Between 2014/2015 and 2017/2018, there were 3.7 million fewer antibiotic prescriptions dispensed from community pharmacies in England, according to the fifth annual report of the English Surveillance Programme for Antimicrobial Utilisation and Resistance (ESPAUR).
The report, which was published on 23 October 2018, reveals that while primary care settings accounted for 81% of all antibiotics prescribed in 2017, the number of antibiotic prescriptions dispensed in primary care declined from 754 per 1,000 inhabitants in 2013 to 654 per 1,000 inhabitants in 2017, equating to a drop of 13% in five years.
In contrast, antibiotic consumption in secondary care in England increased by 8% between 2013 and 2017, with prescribing for hospital outpatients increasing by 21% over the five-year period.
Overall, total antibiotic consumption in England fell by 6% between 2014 and 2017, the opposite of what happened between 2010 and 2013, when consumption increased by 6%. The most commonly used antibiotics in England in 2017 continued to be penicillins (45%), tetracyclines (22%) and macrolides (15%).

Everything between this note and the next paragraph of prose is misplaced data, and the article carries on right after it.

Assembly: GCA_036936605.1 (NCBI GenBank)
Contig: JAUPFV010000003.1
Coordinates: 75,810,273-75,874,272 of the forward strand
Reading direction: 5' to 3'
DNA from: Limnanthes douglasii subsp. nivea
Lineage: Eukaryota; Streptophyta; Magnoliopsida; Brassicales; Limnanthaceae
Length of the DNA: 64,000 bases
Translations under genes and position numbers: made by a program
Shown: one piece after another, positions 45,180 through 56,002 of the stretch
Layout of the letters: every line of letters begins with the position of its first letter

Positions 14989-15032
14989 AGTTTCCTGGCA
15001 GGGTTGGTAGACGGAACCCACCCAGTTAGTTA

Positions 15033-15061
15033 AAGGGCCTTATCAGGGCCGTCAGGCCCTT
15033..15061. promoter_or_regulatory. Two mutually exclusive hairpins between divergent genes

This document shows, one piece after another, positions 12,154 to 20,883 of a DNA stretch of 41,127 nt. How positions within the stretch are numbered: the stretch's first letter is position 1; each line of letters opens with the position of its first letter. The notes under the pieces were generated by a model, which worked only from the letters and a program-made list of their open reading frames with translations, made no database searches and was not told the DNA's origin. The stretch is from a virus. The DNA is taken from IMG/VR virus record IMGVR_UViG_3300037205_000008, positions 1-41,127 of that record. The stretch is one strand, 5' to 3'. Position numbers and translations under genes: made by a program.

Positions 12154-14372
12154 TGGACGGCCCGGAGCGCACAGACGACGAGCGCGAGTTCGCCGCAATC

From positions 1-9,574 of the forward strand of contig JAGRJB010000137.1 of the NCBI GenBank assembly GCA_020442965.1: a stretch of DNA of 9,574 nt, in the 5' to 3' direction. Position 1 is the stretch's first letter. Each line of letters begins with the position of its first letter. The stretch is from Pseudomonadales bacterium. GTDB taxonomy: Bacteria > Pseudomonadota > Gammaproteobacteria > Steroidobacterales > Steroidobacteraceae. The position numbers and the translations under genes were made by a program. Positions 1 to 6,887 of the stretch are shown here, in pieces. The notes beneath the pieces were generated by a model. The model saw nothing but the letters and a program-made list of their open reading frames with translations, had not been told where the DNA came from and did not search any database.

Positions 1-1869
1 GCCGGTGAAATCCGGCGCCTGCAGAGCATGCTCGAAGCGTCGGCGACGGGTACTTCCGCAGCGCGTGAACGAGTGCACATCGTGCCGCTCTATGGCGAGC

To tie in with the publication of the ESPAUR report, Public Health England relaunched its campaign ‘Keep antibiotics working’ to continue to educate the public about the risks of antibiotic resistance, with each community pharmacy in England being sent advice leaflets around the self-management of respiratory tract infections to give to customers who visit the pharmacy with a cough or cold and flu-like symptoms.
“The evidence is clear that without swift action to reduce infections, we are at risk of putting medicine back in the Dark Ages — to an age where common procedures we take for granted could become too dangerous to perform, and treatable conditions become life-threatening,” said Dame Sally Davies, chief medical officer for England.
“The UK has made great efforts in recent years to reduce prescribing rates of antibiotics; however, there continues to be a real need to preserve the drugs we have so that they remain effective for those who really need them and prevent infections emerging in the first place.”